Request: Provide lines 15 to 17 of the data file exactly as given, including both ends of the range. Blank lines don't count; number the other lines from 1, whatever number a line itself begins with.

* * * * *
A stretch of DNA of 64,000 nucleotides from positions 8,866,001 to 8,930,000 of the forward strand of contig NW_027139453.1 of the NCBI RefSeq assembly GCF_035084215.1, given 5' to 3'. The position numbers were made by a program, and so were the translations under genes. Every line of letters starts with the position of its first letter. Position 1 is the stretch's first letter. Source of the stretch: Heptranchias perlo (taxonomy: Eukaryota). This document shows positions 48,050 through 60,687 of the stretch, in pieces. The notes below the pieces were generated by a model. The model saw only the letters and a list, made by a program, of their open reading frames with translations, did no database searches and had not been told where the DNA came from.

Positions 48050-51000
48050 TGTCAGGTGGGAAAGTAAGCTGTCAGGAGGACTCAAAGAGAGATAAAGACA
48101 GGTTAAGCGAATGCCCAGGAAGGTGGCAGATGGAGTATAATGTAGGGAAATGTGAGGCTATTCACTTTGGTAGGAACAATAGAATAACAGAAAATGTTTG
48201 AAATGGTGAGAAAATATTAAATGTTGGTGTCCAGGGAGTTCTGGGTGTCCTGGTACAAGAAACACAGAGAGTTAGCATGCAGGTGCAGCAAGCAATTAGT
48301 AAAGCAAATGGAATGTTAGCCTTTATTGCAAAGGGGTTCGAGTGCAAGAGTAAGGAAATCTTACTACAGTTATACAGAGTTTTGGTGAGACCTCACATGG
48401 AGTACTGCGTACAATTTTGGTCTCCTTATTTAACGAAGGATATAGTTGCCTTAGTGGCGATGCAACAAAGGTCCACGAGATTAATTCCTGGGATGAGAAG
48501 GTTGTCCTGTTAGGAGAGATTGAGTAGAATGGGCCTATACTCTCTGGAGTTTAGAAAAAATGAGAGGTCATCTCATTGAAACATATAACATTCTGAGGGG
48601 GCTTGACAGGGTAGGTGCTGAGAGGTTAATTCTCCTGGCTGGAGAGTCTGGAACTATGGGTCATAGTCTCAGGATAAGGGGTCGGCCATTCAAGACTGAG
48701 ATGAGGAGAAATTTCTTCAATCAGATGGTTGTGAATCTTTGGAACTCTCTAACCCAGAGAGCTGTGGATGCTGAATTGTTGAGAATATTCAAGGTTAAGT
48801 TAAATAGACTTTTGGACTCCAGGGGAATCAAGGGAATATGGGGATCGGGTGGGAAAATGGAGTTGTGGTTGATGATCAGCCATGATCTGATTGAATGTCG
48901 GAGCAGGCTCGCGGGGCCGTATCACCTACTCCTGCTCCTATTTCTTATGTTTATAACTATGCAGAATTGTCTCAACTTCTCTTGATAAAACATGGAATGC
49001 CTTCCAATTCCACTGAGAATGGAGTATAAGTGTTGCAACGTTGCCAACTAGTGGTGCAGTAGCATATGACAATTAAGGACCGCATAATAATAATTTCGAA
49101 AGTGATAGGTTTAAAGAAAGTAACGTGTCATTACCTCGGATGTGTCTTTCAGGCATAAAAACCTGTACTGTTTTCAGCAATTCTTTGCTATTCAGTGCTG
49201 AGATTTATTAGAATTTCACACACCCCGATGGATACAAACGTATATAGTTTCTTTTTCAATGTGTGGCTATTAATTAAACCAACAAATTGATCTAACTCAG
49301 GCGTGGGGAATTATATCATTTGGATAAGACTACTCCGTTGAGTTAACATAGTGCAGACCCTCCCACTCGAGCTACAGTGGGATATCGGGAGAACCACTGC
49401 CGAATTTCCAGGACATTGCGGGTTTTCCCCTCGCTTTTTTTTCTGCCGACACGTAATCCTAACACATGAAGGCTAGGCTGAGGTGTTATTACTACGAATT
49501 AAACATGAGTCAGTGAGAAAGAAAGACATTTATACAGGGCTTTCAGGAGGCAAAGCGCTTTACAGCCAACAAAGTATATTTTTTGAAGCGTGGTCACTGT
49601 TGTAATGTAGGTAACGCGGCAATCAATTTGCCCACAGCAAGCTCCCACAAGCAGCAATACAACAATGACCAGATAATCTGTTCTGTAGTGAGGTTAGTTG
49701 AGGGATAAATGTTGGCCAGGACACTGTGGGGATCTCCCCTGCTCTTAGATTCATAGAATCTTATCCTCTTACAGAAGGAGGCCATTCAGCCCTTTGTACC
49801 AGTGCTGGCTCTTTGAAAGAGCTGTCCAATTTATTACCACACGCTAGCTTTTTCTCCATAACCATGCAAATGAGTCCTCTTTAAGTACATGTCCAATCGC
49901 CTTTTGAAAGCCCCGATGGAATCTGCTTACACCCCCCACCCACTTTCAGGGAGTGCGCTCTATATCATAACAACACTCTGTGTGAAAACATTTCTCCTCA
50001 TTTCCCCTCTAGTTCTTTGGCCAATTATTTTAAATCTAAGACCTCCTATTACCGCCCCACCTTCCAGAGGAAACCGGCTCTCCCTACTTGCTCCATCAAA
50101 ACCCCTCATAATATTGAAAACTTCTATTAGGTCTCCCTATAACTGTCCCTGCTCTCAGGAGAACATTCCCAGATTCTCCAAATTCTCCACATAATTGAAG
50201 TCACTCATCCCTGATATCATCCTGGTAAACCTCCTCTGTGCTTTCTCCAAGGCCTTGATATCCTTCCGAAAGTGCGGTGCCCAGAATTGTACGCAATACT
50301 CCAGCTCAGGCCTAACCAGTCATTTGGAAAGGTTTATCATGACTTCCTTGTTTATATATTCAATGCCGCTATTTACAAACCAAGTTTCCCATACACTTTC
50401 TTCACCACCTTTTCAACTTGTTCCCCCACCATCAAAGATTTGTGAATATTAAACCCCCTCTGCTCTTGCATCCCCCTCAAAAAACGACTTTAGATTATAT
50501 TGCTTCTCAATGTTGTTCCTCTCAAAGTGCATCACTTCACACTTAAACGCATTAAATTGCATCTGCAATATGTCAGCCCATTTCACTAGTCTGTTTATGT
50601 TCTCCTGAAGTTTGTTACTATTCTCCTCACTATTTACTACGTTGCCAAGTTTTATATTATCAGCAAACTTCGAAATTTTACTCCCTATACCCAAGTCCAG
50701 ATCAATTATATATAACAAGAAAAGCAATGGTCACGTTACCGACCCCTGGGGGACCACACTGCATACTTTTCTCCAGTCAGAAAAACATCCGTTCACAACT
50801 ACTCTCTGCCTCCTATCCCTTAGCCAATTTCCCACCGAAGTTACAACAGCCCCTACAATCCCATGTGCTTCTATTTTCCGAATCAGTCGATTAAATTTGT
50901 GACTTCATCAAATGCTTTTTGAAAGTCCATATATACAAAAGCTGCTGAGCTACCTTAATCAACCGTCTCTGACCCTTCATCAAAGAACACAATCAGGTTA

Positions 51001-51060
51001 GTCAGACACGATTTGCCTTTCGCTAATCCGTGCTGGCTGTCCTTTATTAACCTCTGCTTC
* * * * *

49201 AGATTTATTAGAATTTCACACACCCCGATGGATACAAACGTATATAGTTTCTTTTTCAATGTGTGGCTATTAATTAAACCAACAAATTGATCTAACTCAG
49301 GCGTGGGGAATTATATCATTTGGATAAGACTACTCCGTTGAGTTAACATAGTGCAGACCCTCCCACTCGAGCTACAGTGGGATATCGGGAGAACCACTGC
49401 CGAATTTCCAGGACATTGCGGGTTTTCCCCTCGCTTTTTTTTCTGCCGACACGTAATCCTAACACATGAAGGCTAGGCTGAGGTGTTATTACTACGAATT